Sunday, October 22, 2017

Cats in Art: Boy With a Cat (Wood)

Note: I accidentally published this post several days early.  I am reposting it here on its originally intended run date of Sunday 22 Oct.  Hopefully next week I will not screw up the schedule!


From my continuing weekly Sunday series of cats in art.  Having moved on from Stefano Zuffi's marvelous work, The Cat in ArtI am now using some ideas from Caroline Bugler's equally impressive book, The Cat/3500 Years of the Cat in Art.  You really should check out and/or own both of these wonderful works, easily available on Amazon or eBay (and I have no financial interest).

Image credit Pinterest,  Boy With a Cat, Christopher Wood, 1926, oil on canvas, 59" x 23", held by Kettle's Yard, Cambridge, UK.

And the kitty close-up:

Bugler's comments:

The Siamese cat makes an appearance in Western art only after the turn of the twentieth century, following the breed's introduction to Europe.  This elegant example is being stroked by the artist's friend Jean Bourgoint, who, with his sister Jeanne, was one of the models for the siblings in Jean Cocteau's novel Les Enfants Terrible (1929).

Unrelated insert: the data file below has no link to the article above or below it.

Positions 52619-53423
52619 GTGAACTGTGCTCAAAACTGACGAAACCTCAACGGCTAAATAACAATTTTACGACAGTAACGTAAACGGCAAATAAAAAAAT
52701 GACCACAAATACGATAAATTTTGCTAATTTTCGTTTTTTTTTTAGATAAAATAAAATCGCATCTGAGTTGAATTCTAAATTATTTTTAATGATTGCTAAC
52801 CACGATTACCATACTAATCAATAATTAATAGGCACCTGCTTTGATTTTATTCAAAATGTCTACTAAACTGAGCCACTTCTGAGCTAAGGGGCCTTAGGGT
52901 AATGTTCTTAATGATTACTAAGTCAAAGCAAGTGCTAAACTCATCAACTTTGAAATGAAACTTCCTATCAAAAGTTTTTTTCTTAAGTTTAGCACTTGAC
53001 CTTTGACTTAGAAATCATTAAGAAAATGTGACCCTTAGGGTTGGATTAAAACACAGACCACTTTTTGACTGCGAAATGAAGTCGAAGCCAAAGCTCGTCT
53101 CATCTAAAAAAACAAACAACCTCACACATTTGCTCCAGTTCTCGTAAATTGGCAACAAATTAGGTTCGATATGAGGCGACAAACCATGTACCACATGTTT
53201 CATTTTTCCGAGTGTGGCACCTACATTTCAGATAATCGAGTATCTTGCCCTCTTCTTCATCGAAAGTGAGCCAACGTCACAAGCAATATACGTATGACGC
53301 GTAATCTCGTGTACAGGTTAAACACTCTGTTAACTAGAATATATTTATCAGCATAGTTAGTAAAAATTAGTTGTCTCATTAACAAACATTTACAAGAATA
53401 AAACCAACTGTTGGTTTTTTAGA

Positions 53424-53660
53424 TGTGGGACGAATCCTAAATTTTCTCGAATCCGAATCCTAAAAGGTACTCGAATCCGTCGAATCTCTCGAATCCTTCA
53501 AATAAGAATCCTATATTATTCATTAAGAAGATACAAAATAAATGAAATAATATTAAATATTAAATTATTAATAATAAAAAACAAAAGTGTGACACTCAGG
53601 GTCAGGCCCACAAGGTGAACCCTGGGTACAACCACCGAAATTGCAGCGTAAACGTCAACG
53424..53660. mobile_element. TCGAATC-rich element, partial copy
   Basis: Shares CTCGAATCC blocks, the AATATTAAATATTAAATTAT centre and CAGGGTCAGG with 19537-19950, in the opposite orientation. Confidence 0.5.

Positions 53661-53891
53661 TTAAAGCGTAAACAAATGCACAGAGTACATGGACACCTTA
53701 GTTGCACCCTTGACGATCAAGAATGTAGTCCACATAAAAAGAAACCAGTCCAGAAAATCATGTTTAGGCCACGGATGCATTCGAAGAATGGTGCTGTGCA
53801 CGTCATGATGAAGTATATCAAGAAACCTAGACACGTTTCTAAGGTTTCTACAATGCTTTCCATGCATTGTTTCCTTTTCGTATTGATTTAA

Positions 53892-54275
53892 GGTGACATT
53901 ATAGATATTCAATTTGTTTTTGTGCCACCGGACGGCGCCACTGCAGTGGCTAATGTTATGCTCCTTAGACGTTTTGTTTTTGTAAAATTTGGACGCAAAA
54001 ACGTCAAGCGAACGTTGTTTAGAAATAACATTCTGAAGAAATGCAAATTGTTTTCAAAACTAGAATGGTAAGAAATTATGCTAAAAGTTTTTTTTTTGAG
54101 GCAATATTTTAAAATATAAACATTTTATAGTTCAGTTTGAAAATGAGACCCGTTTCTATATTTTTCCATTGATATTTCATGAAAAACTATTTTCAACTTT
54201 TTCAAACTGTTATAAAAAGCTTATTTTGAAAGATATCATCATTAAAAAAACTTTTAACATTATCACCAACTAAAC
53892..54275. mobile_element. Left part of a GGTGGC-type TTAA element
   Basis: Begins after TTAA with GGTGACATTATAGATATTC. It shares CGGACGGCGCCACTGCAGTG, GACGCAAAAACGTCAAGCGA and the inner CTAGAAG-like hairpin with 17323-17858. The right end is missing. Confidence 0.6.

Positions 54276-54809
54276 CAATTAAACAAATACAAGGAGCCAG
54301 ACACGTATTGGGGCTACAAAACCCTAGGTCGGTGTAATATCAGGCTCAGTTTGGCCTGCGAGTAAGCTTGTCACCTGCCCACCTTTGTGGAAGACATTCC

Seems that artist Wood was short lived, dying at age 29.  Too bad, his cat art may have been epic for the ages.

This poor kitty is obviously in distress: just look at the claws, as though there were an earthquake in progress and the lap upon which the cat was lying was rolling violently to and fro.  Or put another way, "I am so out of here.  Just have to wait for my opening."

This is an oddly proportioned image, some five feet tall by only a couple of feet wide. My default move in obtaining an image for a Cats in Art blog post is to first go to the holder of the painting.  Unfortunately, the image on the Kettle's Yard Museum website was not easily sized to fit Mister Tristan, (the blog, not the 9 year old human being), so I had to resort to the secondary source Pinterest.

[Gary note: With my Cats in Arts posts, I encourage you to scope out the art appreciation site Artsy (I have no financial interest in the site, I just like it), where you can explore many aspects of the world of art.  You'll certainly be entertained and enlightened!]

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